I've plied the Caribbean doing deliveries for several years- a couple out of the Western Carib via Yucatan Channel, cross Gulf to Galveston. So, while there are others more knowledgable I'll contribute my experience to open the dialogue. From the phrasing of your routing question I assume that you are on the Gulf Coast side of Florida. If so, then you have 2 possible routings to Trinidad- SE in deep water North of the Caribbean Islands or SW across the Gulf to the Cuban edge of the Yucahan Channel through the Western Carib. Neither of these routes would be a picnic.
There is a "sort of" window that could allow the North of Islands passage. The pilot charts show that from December through March the NE Trades blow more consistently from the NE throughout the entire Caribbean and don't become essentially Easterly below 20 degrees. I had a Bermuda to Antigua delivery this past January and found that the winds stayed fairly consistent out of the NE...without getting an Easterly component once we got near the islands. However, I and a lot of sailors are saying that things have changed with global warming or at least warmer waters South of Bermuda and that the historical basis upon which the pilot charts rest may not be gospel now. To get a handle as to what has actually occurred at this time of year go to the QuikSCAT satellite data archieves for the last couple of years. QuikSCAT provides global surface wind data and the archieves go back to 2000. When I prepare for a voyage in either a new area or a time of year outside of my experience I'll study the daily wind maps starting 15 days before my scheduled departure and 15 days after predicted arrival. I'll do the most recent year and the year before (so your study would center around March 2008 and 2007). While time consuming looking a two year's data and getting the same picture will give you comfort that it's probably not a single year wind anomoly. Since wind systems don't shift on a exact date every year the wide window (15 days + / -) gives you more information for the time period your transiting the area.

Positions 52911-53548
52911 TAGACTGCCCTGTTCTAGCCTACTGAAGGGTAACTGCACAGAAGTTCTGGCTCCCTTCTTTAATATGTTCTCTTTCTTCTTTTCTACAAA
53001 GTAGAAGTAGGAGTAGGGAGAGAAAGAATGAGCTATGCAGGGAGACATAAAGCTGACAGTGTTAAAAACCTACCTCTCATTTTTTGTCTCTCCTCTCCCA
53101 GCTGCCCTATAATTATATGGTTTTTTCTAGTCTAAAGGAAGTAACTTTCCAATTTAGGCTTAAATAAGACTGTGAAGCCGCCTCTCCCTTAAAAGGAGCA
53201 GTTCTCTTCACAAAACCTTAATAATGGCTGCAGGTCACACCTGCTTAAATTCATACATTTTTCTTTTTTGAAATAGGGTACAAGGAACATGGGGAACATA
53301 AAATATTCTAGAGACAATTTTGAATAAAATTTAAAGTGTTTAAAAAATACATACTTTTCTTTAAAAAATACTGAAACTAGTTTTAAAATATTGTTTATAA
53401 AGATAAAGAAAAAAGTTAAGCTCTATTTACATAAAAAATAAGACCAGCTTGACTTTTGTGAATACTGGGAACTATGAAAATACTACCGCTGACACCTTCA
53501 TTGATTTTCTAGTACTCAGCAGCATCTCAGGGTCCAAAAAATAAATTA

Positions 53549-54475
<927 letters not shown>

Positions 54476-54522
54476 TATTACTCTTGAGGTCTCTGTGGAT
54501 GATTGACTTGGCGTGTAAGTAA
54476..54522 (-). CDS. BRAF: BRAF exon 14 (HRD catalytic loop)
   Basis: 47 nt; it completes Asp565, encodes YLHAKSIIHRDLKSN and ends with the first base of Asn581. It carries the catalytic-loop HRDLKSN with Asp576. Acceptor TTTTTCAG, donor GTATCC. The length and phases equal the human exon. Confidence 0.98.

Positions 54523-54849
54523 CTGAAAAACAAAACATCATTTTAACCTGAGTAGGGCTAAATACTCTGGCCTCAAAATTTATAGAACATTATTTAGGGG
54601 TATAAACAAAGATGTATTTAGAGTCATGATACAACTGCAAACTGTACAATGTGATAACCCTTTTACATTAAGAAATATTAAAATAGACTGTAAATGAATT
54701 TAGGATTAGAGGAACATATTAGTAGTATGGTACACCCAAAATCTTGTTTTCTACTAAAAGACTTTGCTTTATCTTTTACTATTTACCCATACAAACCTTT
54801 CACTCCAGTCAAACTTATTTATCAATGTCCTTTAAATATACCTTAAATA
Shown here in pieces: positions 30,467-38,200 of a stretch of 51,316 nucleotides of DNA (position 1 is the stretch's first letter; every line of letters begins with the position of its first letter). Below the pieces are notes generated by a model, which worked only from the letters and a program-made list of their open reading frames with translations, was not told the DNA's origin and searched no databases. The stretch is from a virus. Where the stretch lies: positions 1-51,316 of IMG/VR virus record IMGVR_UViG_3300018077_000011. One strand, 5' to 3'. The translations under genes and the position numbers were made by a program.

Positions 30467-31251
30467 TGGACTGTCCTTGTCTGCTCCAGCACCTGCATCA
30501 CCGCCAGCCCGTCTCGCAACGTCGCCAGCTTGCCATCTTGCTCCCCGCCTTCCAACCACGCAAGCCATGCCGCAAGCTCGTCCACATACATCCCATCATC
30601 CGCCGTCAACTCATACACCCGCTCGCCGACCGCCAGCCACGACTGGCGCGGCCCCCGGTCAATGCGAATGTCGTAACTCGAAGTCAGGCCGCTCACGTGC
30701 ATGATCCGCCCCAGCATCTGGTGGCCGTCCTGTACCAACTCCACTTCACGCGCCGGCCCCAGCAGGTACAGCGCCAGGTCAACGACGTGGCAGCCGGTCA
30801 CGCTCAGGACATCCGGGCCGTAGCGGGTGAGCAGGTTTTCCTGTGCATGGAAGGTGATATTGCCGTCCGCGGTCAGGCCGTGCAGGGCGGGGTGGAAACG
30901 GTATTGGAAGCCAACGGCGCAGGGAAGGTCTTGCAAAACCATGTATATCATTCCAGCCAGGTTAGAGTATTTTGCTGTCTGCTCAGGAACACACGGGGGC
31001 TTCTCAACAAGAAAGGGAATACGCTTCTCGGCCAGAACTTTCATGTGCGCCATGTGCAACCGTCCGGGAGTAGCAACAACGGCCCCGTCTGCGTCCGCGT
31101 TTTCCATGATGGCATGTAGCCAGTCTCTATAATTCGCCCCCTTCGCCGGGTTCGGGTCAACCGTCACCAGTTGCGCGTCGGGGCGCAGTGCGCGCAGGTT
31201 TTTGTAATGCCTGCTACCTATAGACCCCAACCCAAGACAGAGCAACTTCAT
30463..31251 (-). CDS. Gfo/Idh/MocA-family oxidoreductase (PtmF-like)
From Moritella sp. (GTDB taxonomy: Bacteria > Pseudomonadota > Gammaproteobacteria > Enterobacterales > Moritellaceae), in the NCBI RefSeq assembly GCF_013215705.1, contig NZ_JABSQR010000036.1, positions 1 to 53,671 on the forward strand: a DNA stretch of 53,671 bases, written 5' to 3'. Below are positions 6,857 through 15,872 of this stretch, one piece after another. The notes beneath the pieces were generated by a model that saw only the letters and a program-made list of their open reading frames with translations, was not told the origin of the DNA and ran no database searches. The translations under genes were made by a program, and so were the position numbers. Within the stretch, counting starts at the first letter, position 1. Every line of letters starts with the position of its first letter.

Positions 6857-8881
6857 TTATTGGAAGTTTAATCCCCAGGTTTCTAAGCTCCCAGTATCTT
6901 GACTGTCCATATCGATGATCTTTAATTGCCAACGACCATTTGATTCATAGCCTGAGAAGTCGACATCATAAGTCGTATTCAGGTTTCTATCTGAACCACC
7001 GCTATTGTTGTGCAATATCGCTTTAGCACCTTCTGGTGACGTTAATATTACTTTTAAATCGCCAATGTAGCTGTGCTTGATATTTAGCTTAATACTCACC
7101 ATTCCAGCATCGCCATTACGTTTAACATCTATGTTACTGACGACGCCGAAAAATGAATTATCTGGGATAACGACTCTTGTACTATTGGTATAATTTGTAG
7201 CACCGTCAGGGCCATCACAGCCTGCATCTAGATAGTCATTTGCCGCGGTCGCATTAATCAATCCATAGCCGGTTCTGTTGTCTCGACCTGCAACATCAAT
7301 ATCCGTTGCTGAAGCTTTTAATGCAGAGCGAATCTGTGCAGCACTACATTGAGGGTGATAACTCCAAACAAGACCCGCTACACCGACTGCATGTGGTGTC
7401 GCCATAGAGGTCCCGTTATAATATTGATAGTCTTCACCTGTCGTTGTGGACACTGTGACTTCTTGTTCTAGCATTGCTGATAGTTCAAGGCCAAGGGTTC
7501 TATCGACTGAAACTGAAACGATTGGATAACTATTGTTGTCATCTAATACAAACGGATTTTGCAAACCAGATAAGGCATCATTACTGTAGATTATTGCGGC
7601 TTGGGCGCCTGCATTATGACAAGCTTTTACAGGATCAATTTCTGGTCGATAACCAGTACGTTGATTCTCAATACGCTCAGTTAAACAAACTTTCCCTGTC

Staying on the SE route the major currents are against you. The "Antilles Current (alla Jimmy Cornell, but I've seen it called by other names) would be dead on your nose. I have been told and read that it is predominantly centered over the Puerto Rican Trench. But, candidly I've never had it show up on a GPS course-over-ground shift as I've crossed the Trench plenty. If it's real and significant you could go far enough offshore (North of the Trench) to avoid it. However, I have found over by the US and British VI's a strong coastal East setting counter-current that would help you. I have no knowledge if it exists on the North shore of Cuba and Puerto Rico. Perhaps some sailors from those areas could give some input.
The route through the Yucatan Channel would be very long, but does have a couple of rest-stops if the alleged steadier NE's of December- March pentitrate into the Western and Central Carib. You'd have to enter the Carib from the Gulf close to the Cuban shore (I forget the name of that Cape) to pick up the counter-current. Then, I'd stay nearer to Cuba's South side than the center of the Carib until I could easily reach Grand Caymen. Then you could do a 3-4 passage to the North shore of Jamaica (Montego Bay or the newer cruise ship ports to the East). Here's where you might find yourself in a bit of a box. If the NE's are really steady in December-March you might not be able to get North through the Windward or Mona passes, or around the SE tip of Puerto Rico. Instead you have to sail to towards the Windward Islands to await the Easterlies of April-May to make your Northing. Again, I hope this dialogue attracts some local sailors from these areas to give some local knowledge.
Finally, I've never read the book you mention. But going back to something I've said earlier- warmer waters are distorting historical wind and weather patterns- I'm pretty sure that I'd discount guides based upon long history.
Hopefully, this response will spark some discussion. Maybe some Gulf of Mexico sailors will jump in. Somebody surely has sailed from your neighborhood to Tortola.